Walking on the field for the first day of training camp Thursday, Dallas Cowboys quarterback Dak Prescott made a point to savor the moment.
He had known since the spring that he made enough progress in his rehab from a fractured ankle that he would be ready to go.
He had declared his injury dead and buried in his mind when participated in mini camp in June.
But after all he has overcome over the last year, including the death of his brother, battling depression and then the tragic fractured ankle five games into the 2020 season, he wasn’t about to take his presence in camp for granted.
“That was a special moment just to think about where I was, think about all the hard work and support and everything that went into me being back out there and being able to do what I love again,” Prescott said. “I’ve had a lot of adversity in my life and this was up there with them. So just to be able to accomplish what I have in that process, and to know this is the beginning of a long journey, I’m excited to be on top of it and have that season of adversity behind me.
“I’m just looking forward to each and every day, getting to do the things I love and to do it with the people I love. It’s a great game and I’m excited to be back at it.”
Cowboys coach Mike McCarthy didn’t talk to Prescott about it but he could tell being on the field for the first day of camp without any limitations meant a lot to his quarterback.
But it was also important to the team because of what he means as a leader as well as a player.
McCarthy said Prescott, who was on pace to set an NFL record passing yards in a season before suffering the injury last year, made a strong first impression.
His ability to run, throw and throw on the move on the move in a scramble situation looked no different than last season and offered no hint that is coming off of an injury. He completed 11-of-16 passes in team drills.
But it’s going to be a day-by-day evaluation.
“As we go into padded practices, I think clearly that will be a threshold that he’ll get over, particularly with the bodies around him as we get into the team work,” McCarthy said. “I watched him closely in the team work live yesterday by design. He didn’t flinch. It looked like he never left. So that’s a good point. When he plays in a preseason game, that will be the second threshold and I’m sure he’ll be as excited as anybody when we kick it off in Tampa [for the season opener on Sept. 9].”
McCarthy said Prescott will play in the preseason but wouldn’t commit to the preseason opener against the Pittsburgh Steelers in the Pro Football Hall of Fame game on Aug. 5.
Prescott wants to play in the preseason to regain that chemistry and continuity with his teammates.
But he knows it’s going to be a process.
His absence last year and being away from his teammates added to his appreciation for what he has before him now. He believes it will make him a better player and leader.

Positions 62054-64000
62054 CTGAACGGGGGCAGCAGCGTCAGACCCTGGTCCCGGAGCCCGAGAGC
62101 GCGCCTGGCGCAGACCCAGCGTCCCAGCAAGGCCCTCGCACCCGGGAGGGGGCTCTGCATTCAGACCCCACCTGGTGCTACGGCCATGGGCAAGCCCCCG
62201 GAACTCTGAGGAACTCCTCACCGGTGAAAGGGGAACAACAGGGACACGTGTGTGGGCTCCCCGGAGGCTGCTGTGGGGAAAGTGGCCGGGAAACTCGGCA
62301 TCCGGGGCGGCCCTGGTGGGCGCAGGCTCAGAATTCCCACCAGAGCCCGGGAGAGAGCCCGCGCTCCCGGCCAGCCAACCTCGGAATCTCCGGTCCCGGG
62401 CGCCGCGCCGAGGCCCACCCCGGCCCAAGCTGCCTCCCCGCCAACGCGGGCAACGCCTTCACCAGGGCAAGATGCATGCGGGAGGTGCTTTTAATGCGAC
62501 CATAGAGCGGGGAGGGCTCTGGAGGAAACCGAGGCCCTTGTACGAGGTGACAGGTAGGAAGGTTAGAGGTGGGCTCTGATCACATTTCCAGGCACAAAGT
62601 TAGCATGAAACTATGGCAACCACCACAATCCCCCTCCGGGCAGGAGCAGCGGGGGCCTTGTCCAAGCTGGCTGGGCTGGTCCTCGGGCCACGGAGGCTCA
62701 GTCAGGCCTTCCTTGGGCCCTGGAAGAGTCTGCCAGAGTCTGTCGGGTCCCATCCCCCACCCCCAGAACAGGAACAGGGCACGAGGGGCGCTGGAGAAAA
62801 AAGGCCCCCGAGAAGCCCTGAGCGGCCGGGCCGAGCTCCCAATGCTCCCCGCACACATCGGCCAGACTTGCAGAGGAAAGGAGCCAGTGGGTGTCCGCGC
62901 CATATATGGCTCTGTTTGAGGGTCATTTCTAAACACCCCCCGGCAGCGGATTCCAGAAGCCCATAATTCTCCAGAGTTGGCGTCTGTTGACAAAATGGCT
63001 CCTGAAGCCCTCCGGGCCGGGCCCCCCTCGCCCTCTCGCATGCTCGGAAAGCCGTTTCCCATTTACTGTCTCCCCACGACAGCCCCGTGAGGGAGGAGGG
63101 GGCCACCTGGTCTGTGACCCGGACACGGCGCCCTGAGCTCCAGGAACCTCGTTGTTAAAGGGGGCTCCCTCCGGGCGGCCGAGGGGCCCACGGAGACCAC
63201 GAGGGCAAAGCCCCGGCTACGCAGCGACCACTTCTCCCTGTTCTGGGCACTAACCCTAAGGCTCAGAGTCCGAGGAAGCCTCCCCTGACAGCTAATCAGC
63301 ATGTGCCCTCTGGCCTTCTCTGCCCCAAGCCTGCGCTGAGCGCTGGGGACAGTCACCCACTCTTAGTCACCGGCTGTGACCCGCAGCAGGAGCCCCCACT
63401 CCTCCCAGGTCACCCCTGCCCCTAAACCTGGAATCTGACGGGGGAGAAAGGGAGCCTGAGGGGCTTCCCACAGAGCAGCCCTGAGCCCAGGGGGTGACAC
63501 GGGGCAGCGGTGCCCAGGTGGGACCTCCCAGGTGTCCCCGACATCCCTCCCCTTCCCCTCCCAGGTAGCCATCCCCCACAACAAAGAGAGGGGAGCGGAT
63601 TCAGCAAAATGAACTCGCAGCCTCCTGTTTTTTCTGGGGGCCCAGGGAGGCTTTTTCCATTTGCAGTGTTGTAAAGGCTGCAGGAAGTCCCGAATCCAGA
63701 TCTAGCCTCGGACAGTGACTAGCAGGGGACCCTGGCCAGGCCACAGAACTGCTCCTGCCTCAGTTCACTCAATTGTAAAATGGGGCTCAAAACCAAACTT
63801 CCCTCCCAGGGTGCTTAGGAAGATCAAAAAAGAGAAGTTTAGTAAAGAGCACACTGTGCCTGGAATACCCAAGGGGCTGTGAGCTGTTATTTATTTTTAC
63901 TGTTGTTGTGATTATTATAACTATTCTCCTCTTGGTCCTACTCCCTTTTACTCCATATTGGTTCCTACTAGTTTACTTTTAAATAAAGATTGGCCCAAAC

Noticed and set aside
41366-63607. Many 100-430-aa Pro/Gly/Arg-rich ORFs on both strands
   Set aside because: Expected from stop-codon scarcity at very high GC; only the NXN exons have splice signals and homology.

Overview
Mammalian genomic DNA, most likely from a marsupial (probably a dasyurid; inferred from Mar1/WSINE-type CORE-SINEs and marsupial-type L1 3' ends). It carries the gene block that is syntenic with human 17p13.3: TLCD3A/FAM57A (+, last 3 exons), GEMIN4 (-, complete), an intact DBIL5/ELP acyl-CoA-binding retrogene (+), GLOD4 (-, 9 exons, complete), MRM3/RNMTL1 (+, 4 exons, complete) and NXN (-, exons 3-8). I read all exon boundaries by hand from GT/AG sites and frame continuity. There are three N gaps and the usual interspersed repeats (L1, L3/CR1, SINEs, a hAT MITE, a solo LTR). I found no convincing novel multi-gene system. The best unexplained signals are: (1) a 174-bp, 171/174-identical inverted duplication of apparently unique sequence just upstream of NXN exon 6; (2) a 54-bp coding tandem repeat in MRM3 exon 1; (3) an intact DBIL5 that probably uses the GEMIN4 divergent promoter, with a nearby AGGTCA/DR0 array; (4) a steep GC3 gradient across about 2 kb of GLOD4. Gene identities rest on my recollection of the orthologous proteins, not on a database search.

“I never had to watch as much football in my life without being a part of it,” Prescott said. “You don’t take the small things for granted, you don’t take the walk throughs, you don’t take the meetings, you don’t take hanging out at lunch or dinner with the guys for granted because at any moment obviously it can be taken away from you. I’m going to make sure these young guys know that, these old guys know that, how special it is when we’re all together and we’re all working and that we can accomplish all the things we want as long as we’re on the same page.”
When the Cowboys signed Prescott to a four-year, $160 million contract in March, they were investing in him being able to not only pick up where he left off last year but also be the quarterback and leader who can return the franchise to the Super Bowl for the first time since 1995.
With offensive tackles La’el Collins and Tyron Smith and Pro Bowl guard Zack Martin back in the fold after all missing games last season with injuries, running back Ezekiel Elliott in the best shape of his career a receiver corps with CeeDee Lamb, Amari Cooper and Michael Gallup that rivals any in the league, there is no doubt that the Cowboys will feature one the league’s most explosive offenses.
But Prescott is not taking any of it for granted.
He is appreciative and thankful to be back on the field and ready to go.
Now it’s time to go to work. As this is not the ending but hopefully the beginning of a championship journey
“It’s about getting better,” Prescott said. “I want to be better than I was before the ankle injury, so for me, it’s about getting to that point and getting past that and making sure this team gets better, more importantly. I’m going to be ready. But I got to make sure we’re playing together and we’re one heartbeat and we’re as good as our weakest link, we got to be committed to that. I think if we do that, then we decide our goals and we can go and accomplish them.”
And on the vaccine ...
Prescott was actually trying to show leadership when he cited HIPAA laws in declining to reveal his vaccination status.
According to a source, Prescott is not against the vaccination, but he didn’t want to put any unnecessary public pressure on his unvaccinated teammates.
“Obviously we all have to do a better job of educating ourselves, of educating our neighbors just on this whole pandemic, this whole situation, the vaccine,” Prescott said. “I think and I know this team is going to get to the numbers. This team is going to do what we have to do to make sure we’re continually progressing through this thing the right way.
“I’m very confident in this team that we’ll get to where we need to be and I know we’re on that way to doing the best we can to help each other, help this team and help the possibilities of this season.”